|Rare Book & Manuscript Library|
At a Glance
Selected materials cataloged; remainder arranged by subject in alphabetical order, and then chronologically.
Correspondence, diaries, documents, manuscripts, and printed materials. The collection consists chiefly of diaries, research materials, and his writings. Among the correspondents are: Mikhail Chekhov, Olga Chekhov, Roman Gul, Vladimir Ilin, Artur Luther, Sergei Melgunov, Bishop Serafim, Fedor Stepun, Ilia Surguchev, Alexandra Tolstoy, and Vladimir Zenzinov.
Using the Collection
Rare Book and Manuscript Library
Restrictions on Access
This collection has no restrictions.
This collection is located on-site.
Terms Governing Use and Reproduction
Single photocopies may be made for research purposes. The RBML maintains ownership of the physical material only. Copyright remains with the creator and his/her heirs. The responsibility to secure copyright permission rests with the patron.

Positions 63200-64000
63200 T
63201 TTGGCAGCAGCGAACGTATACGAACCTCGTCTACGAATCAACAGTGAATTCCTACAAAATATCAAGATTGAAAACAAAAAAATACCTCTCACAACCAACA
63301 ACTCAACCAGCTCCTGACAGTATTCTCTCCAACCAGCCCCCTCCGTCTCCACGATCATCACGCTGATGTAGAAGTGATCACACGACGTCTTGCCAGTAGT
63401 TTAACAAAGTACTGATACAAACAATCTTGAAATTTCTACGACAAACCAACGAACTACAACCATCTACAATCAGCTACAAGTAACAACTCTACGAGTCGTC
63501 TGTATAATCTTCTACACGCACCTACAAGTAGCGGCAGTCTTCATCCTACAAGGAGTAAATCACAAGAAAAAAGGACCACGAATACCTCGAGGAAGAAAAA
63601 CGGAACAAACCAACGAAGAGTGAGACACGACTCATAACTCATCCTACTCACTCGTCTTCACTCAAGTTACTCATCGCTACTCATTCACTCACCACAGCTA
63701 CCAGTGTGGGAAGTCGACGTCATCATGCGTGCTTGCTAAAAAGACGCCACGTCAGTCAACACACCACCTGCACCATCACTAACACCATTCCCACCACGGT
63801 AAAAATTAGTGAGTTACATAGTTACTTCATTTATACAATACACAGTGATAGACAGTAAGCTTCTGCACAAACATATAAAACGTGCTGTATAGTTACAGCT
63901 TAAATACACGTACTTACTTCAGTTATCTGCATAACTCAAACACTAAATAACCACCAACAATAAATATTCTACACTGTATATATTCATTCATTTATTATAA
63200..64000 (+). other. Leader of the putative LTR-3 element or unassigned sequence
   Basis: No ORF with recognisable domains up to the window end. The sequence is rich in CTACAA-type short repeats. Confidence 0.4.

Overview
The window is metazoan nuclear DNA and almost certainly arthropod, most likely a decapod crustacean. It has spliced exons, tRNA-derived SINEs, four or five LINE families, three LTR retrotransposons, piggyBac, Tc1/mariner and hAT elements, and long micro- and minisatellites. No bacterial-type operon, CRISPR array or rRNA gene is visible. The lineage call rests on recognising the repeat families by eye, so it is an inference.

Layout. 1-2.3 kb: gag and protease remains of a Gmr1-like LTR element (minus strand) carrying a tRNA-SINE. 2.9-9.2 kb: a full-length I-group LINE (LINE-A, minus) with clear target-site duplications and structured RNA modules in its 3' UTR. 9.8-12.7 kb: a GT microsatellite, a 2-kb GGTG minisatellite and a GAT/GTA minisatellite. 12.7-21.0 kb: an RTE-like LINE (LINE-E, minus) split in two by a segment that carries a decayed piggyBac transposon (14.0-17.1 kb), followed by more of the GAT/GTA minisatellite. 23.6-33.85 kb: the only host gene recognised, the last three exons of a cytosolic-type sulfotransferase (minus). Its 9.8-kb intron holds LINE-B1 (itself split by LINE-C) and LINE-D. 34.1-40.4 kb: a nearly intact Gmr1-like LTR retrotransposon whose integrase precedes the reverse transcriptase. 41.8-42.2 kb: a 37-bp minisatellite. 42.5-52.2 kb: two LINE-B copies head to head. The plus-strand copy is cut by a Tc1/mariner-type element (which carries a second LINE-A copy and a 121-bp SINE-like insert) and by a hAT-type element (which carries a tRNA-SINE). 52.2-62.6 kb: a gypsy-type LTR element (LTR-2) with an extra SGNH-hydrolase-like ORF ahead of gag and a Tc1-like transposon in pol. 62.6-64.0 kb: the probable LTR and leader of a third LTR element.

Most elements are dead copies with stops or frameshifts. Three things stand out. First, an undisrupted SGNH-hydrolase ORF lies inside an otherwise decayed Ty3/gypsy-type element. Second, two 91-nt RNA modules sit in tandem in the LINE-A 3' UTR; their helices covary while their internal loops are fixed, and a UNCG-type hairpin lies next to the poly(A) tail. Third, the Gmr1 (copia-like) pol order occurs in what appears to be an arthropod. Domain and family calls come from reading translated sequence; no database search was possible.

Ownership and Custodial History
Bequest of the estate of N.A. Gorchakov, 1999.
Immediate Source of Acquisition
Papers: Source of acquisition--Gorchakov, N.A. Method of acquisition--Bequest; Date of acquisition--1999. Accession number--M-1999.
About the Finding Aid / Processing Information
Columbia University Libraries, Rare Book and Manuscript Library
Papers Processed TC 04/--/2000.
History / Biographical Note
Russian playwright, journalist, artists, and teacher. He was born in 1901 in St. Petersburg. From 1918 to 1920 he attended classes in theater design with Konstantin Yelev and Alexandra Exter. He began to write plays while still a student of Vsevolod Meyerkhold and Alexander Tairov at the Drama School in Moscow. He left the Soviet Union in early 1942. He then lived and worked chiefly in Munich. In addition to plays, he was also involved in the production of ballets, operas, and movies. He died in Germany in 1985. Gorchakov's most successful single play was Gasparino, first staged in Germany. He also wrote extensively on censorship and theater history, including The Theater in Soviet Russia (New York, 1957).